A casinor though? Such a small and nimble ship might not fare so badly; might be able to weave amongst the ice, and wouldn't have the kind of weight that would make an encounter with an iceberg so devastating. Laviku willing, it might not be impossible.

Glen let out a slow sigh. Damn his restless agitation; his judgement was impaired enough without boredom driving him towards further stupidity. It was too late though: a challenge had presented itself, an Glen's stubborn desire to evade cowardice would refuse to let him back down.

"Just how much of this to be negotiated is likely to be in my hand by the end of this?" he countered, managing to inject a defensive edge into his words. Just because she had him hooked didn't mean he wouldn't make her work a little to reel him in.
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[Drunken Fish] Caution: Ice (Shakune)

Postby Shakune on January 21st, 2015, 9:02 am

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He's going to refuse Shakune panicked as she watched the Svefra consider her offer with an even black gaze, he's going to refuse and I'll lose my client.

She could afford losing the odd one or two customers, of course, but this specific man in question was a merchant, with frequent expensive requirements. His wage made the difference between Shakune living close to the breadline and her having spare money left over at the end of the season. Even with paying someone to take her out to the stranded cargo boat, she could still make a hefty profit.

His drawn out sigh, followed by the question of what he would make out of the deal, finally stopped her heart pattering. Now it was business talk, something that Shakune was more familiar with that relying on other people.

The matter of payment was always fragile, but in this instance it was even more so. Ultimately she needed him; he was the one with the power to say no and blight her chances of making any money. She would need to offer him a decent sum, but at the same time she still needed to hit that all-important profit.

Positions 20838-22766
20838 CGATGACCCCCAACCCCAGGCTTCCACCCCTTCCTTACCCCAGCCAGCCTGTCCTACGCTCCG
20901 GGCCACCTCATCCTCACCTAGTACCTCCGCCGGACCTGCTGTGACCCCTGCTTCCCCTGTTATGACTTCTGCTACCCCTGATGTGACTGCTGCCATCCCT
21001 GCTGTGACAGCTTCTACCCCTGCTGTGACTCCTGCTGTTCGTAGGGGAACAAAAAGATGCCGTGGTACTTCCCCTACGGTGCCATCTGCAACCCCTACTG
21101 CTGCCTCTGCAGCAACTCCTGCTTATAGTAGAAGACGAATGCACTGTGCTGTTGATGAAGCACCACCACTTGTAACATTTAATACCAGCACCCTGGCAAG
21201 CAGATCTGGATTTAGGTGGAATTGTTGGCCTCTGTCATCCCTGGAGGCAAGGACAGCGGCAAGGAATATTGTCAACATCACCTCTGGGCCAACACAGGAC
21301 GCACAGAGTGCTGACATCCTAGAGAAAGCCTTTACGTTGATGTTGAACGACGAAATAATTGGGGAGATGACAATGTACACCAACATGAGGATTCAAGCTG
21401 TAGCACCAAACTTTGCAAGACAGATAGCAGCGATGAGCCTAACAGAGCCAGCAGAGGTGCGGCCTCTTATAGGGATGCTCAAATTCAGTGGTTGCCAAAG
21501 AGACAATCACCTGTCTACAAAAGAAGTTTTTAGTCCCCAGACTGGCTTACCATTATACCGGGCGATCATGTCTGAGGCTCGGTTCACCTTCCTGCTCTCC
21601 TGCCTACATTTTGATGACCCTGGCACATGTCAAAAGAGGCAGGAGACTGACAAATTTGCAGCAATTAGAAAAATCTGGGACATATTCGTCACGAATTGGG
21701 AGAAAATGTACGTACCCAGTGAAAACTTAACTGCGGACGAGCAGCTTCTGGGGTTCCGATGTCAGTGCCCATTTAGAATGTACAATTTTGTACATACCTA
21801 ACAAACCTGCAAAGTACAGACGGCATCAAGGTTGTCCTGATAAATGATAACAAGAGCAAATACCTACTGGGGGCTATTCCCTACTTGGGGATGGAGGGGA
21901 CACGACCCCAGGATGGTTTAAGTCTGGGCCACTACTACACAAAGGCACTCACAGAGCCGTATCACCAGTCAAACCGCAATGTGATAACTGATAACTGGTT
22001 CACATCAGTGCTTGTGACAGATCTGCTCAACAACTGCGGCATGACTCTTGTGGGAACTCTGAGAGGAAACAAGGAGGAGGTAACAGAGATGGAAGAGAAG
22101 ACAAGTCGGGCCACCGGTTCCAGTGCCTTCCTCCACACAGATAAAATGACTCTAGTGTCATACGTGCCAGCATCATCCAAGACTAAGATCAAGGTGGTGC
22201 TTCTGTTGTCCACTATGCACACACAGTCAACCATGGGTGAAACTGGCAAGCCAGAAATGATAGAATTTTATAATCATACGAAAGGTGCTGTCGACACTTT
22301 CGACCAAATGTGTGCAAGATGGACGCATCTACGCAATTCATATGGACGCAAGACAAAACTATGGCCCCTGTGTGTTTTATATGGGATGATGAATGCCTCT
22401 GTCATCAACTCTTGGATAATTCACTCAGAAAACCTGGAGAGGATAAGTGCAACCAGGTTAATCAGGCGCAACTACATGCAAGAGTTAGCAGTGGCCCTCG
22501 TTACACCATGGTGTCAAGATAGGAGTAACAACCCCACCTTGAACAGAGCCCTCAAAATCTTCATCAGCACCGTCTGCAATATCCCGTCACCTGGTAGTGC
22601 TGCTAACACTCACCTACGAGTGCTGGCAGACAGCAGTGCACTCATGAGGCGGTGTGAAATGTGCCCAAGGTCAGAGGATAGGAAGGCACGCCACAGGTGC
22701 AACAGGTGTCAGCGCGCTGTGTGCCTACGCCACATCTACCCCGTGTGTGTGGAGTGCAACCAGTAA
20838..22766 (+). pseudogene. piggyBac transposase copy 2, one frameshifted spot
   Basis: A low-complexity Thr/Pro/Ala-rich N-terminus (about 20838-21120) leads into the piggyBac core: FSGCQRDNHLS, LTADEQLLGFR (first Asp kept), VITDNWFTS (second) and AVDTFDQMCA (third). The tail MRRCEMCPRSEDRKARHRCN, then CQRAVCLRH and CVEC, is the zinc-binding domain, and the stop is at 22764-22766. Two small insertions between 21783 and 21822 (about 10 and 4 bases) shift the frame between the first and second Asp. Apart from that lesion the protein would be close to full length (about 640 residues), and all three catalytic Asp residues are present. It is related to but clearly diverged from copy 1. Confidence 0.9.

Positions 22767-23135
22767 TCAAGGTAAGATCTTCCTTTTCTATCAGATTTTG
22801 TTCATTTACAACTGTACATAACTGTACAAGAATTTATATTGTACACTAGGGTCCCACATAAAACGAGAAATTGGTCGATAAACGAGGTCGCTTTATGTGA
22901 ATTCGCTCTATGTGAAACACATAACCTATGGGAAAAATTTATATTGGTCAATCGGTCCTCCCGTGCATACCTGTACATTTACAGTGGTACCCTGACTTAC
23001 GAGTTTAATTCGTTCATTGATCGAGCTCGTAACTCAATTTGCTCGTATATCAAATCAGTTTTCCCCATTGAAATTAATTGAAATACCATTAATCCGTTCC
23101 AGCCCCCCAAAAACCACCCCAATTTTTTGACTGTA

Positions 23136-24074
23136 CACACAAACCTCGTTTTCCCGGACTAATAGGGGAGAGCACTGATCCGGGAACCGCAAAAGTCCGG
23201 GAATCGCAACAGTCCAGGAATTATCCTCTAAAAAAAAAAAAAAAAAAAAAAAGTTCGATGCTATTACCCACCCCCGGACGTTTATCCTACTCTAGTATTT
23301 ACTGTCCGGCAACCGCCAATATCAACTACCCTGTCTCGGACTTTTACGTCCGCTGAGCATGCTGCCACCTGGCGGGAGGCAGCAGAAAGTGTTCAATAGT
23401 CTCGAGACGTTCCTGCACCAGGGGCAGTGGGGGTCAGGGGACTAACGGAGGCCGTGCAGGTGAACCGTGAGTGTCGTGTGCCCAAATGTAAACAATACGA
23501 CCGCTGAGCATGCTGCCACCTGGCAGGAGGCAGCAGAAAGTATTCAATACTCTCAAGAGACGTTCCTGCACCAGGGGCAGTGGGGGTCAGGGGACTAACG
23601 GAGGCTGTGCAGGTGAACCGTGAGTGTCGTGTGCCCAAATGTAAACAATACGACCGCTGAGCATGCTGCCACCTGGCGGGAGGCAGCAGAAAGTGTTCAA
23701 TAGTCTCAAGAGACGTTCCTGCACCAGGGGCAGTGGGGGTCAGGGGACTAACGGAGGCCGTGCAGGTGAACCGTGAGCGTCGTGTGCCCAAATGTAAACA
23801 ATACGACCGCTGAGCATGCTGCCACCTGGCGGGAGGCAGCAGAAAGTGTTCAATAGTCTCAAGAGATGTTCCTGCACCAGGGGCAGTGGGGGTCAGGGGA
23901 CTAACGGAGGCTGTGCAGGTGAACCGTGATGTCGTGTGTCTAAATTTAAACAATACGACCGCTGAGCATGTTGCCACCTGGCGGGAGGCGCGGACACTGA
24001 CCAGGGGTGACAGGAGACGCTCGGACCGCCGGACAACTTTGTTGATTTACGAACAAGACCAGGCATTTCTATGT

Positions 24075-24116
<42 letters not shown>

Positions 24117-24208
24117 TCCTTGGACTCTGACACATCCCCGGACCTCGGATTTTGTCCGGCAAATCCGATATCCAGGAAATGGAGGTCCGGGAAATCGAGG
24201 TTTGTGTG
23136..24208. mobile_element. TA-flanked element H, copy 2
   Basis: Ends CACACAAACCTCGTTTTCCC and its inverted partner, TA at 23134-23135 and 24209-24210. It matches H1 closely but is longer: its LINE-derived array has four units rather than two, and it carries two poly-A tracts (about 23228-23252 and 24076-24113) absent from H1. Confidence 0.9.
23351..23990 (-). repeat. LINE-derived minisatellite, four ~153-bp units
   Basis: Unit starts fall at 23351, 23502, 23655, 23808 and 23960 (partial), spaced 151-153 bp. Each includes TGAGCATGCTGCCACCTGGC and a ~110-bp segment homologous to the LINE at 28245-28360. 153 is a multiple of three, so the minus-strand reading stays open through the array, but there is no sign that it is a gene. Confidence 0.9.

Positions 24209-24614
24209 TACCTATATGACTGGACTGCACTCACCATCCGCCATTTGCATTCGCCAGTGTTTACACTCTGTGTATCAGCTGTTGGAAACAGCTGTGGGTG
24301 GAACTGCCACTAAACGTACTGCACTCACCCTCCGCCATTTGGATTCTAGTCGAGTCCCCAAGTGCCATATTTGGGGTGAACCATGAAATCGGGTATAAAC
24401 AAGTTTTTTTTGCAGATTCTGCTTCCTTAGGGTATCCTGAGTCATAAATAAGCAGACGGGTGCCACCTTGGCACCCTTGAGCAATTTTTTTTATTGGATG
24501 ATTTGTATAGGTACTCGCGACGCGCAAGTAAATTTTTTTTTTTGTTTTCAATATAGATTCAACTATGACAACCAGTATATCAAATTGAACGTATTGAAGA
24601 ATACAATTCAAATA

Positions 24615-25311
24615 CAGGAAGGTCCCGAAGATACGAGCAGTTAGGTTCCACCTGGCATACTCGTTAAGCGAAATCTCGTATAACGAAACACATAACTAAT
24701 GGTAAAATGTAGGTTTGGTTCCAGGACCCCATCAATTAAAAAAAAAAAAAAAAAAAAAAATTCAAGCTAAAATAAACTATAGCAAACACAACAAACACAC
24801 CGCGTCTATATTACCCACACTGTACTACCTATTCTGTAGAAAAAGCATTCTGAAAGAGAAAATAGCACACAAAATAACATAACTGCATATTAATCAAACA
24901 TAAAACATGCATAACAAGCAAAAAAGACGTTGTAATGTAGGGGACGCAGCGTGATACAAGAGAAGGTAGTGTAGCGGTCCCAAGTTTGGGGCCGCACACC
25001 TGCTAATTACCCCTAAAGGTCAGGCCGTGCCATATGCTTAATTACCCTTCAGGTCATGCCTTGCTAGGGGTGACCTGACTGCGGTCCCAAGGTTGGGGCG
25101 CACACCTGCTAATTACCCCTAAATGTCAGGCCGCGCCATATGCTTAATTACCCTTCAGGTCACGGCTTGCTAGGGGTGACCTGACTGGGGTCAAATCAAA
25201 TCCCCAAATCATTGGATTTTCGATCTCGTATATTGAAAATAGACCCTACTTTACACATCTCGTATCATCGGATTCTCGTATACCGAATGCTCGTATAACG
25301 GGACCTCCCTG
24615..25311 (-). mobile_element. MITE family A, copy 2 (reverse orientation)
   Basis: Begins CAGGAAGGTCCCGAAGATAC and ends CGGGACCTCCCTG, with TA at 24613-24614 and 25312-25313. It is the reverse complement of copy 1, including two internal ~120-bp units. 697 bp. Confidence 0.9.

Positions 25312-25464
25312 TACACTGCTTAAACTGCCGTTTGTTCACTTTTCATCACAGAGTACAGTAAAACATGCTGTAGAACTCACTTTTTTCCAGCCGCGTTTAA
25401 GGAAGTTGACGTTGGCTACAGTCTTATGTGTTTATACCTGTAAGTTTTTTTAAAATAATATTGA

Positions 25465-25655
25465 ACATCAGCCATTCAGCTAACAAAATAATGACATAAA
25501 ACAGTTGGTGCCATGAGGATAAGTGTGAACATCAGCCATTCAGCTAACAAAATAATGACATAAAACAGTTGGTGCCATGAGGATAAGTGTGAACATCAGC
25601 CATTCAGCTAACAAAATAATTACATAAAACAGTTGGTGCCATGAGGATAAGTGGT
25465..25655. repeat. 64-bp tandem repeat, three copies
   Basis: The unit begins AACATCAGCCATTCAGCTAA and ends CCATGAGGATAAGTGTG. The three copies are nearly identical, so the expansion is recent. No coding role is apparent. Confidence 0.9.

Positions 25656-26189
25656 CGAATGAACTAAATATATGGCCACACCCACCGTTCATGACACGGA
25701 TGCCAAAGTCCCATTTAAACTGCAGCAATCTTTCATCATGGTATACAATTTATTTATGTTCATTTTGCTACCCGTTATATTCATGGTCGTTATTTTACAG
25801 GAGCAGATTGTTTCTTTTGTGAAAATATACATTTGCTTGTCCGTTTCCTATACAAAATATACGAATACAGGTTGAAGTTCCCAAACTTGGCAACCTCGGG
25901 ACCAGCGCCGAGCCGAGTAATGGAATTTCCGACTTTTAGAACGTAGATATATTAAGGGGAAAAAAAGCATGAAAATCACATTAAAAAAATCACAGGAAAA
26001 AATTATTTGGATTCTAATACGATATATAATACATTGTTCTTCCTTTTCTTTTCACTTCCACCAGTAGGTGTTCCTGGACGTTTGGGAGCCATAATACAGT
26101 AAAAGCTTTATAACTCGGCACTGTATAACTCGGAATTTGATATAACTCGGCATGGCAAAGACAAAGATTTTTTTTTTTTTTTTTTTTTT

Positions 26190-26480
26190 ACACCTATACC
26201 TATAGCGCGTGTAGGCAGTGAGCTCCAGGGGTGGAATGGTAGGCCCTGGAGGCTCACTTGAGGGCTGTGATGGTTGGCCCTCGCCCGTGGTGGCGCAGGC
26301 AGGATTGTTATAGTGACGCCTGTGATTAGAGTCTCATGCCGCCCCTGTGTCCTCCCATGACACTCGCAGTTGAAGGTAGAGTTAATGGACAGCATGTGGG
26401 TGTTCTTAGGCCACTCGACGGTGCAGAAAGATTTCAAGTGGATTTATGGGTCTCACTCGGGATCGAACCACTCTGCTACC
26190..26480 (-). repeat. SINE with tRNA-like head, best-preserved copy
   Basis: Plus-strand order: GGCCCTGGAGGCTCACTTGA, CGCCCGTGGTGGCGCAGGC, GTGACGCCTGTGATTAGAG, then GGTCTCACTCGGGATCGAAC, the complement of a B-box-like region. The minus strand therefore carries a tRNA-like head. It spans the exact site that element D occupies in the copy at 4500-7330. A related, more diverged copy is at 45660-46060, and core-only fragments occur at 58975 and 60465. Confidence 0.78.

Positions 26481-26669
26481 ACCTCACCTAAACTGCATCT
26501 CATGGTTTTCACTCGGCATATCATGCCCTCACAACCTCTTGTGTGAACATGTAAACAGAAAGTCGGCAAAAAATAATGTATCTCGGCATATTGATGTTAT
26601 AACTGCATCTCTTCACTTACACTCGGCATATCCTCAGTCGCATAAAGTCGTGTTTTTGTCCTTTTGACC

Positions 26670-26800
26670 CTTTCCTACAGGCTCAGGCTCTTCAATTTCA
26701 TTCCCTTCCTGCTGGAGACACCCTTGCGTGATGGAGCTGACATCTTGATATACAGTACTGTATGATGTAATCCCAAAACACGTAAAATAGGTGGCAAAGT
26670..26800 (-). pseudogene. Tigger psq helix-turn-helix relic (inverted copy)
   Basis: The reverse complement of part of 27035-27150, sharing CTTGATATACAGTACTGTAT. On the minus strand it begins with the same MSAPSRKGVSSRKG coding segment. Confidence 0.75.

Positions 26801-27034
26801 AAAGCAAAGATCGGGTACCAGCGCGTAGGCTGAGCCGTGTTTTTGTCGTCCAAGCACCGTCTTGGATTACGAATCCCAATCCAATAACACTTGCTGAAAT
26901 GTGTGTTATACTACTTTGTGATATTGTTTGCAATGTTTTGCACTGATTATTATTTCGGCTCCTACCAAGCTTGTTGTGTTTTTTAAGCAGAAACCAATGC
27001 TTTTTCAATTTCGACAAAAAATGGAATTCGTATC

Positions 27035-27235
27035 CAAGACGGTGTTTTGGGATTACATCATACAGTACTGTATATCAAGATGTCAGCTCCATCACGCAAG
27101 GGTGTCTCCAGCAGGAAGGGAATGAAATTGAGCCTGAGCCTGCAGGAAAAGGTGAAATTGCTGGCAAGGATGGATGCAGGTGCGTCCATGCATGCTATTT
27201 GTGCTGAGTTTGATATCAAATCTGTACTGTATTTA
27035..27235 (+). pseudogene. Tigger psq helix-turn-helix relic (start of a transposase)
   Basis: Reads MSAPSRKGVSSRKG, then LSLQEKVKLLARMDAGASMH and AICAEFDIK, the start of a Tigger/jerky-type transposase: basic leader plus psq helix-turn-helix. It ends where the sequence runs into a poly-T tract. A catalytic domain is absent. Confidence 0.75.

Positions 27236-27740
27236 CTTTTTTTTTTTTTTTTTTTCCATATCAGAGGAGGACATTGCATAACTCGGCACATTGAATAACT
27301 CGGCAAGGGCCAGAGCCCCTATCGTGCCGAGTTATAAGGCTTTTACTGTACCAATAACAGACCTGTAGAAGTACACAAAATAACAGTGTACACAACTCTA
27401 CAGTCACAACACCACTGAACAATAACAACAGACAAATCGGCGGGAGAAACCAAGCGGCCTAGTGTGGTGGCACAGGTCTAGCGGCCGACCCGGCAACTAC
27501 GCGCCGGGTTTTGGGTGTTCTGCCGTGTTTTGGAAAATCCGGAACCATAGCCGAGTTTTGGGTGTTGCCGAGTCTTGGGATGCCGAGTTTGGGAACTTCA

She could be delivering other goods right now. Couriers were common in Sunberth, but few others were willing risk breaking their necks on the snow and ice for the sake of business. Someone always needed something delivering or collecting: give Shakune half a day, and she'd discover at least one or two such jobs that paid well. If she was going to spend the next few bells focused on this one task, it needed to be worth her time.

"I'm being paid fifteen mizas for the job." A lie: her wages were actually slightly more, but until their bartering became desperate she would not reveal this fact. "I'll offer you six. Any damage to your boat will be dealt with by my client directly - he promised as much when he asked that I go out to the cargo ship."

She hoped that the final addition to her proposal would tempt him further. Her offer of payment was not a bad one per se, but there was always the possibility of negotiation - so long as it was a quick deal that was made. Time of was the essence here. "I can't really afford to pay you higher than that." She hoped her voice sounded earnest, "and once we get on the cargo ship, there might be the chance of picking up other goods to deliver to the mainland, so more profit." She allowed this possibility to settle in the air before she continued, "If that's the case, I'll offer you exactly half of whatever I make. There's a chance to make serious miza here."
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[Drunken Fish] Caution: Ice (Shakune)

Postby Glen Fiddich on January 21st, 2015, 3:17 pm

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Glen fought hard to keep his eyebrows under control. Six mizas out of fifteen was a percentage that his ineptitude at mathematics couldn't even begin to calculate, but it sounded like a decent proportion. It translated to two days of work for him, which was not nothing; but what it translated to in terms of her was proof of how important his help was. The offer of half of any additional profits proved it. Were he a shrewd negotiator, he might have taken advantage of that, twisted the situation to milk as much personal profit from it as he could. A shrewd negotiator Glen was not, however; worse, that damned Knight of Sylir that he'd run with in the old days had managed to implant some tiny sliver of morality in him, and that overrode his better judgement. It wasn't just his services that were required, it was his help. Curse the Old Bear for making damsels in distress an irresistible weakness.